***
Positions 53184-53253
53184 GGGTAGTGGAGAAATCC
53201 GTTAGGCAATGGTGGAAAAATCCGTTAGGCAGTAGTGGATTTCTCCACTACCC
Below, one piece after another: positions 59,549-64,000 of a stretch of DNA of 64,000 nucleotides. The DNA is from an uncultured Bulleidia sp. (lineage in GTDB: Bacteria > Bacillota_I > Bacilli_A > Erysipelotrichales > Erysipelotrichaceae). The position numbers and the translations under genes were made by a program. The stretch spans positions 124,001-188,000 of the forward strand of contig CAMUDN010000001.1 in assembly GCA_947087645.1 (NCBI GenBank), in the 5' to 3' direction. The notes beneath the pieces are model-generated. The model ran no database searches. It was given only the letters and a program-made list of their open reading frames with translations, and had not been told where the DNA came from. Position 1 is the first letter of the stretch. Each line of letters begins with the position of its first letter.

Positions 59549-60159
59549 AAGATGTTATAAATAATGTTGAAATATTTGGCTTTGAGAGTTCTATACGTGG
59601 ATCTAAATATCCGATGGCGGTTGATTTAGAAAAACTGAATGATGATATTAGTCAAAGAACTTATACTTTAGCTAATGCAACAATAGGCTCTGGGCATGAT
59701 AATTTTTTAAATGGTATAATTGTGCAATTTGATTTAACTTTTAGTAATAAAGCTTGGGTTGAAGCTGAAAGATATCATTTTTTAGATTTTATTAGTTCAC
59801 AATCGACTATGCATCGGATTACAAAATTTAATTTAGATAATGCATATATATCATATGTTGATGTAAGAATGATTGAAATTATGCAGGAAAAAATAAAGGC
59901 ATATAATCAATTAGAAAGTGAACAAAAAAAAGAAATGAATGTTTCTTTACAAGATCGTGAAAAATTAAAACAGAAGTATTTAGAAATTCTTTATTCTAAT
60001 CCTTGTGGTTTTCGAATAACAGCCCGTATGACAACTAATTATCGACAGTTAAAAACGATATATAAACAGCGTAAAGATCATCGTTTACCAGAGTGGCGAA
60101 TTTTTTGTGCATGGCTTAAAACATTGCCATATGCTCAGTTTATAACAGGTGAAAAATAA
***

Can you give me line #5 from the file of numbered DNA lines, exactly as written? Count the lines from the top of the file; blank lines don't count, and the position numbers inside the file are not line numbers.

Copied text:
Positions 59549-60159